IntroductionPalestine (pălˈəstĪn) [key], historic region on the eastern shore of the Mediterranean Sea, at various times comprising parts of modern Israel, the West Bank and Gaza (recognized internationally by nations as independent Palestine), Jordan, and Egypt; also known as the Holy Land. The name is derived from a word meaning "land of the Philistines." This article discusses mainly the geography and the history of Palestine until the United Nations took up the Palestine problem in 1947; for the economy and later history, see Israel, Jordan, and Palestinian Authority, West Bank, and Gaza Strip.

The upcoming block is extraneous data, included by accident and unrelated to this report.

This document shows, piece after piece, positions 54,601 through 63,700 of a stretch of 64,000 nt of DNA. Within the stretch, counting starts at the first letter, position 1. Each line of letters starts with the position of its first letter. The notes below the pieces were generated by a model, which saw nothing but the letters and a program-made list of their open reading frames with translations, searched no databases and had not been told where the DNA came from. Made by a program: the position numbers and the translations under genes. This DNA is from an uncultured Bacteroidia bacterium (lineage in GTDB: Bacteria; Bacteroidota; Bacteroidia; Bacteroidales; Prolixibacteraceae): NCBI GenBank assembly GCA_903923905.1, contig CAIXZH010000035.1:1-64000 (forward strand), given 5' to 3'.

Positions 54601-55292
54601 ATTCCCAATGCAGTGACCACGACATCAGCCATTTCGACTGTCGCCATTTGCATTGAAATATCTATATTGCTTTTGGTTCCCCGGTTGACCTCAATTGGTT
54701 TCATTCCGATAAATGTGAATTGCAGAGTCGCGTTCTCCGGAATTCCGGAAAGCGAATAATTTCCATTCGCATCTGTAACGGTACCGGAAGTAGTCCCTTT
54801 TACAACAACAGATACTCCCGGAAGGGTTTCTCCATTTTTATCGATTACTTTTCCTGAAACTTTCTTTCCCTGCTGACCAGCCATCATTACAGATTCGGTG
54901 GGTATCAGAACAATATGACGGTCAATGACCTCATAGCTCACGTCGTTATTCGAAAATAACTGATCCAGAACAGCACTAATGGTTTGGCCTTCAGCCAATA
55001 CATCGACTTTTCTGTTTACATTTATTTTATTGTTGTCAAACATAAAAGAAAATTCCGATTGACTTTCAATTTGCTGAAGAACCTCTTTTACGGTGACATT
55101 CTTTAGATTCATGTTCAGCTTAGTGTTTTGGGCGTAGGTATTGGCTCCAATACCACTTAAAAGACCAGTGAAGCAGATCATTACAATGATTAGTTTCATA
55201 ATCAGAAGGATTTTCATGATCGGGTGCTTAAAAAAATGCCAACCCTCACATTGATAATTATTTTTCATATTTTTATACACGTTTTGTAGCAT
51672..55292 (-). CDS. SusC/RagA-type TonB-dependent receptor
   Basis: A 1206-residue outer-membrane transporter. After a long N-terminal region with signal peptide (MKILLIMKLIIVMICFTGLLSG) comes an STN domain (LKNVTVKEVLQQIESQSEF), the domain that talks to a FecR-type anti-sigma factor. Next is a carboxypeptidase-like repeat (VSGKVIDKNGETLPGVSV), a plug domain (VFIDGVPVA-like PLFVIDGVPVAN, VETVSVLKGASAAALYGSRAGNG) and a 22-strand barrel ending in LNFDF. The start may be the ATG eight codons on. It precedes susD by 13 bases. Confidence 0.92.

In the Bible, Palestine is called Canaan before the invasion of Joshua; the usual Hebrew name is Eretz Israel [land of Israel]. Palestine is the Holy Land of Jews, having been promised to them by God according to the Bible; of Christians because it was the scene of Jesus' life; and of Muslims because they consider Islam to be the heir of Judaism and Christianity and because Jerusalem is the site, according to Muslim tradition, of Muhammad's ascent to heaven. The Holy Land derives its special character from being a place of pilgrimage. Shrines, shared in common by several religions, cluster most numerously in and about Jerusalem, Bethlehem, Nazareth, and Hebron.
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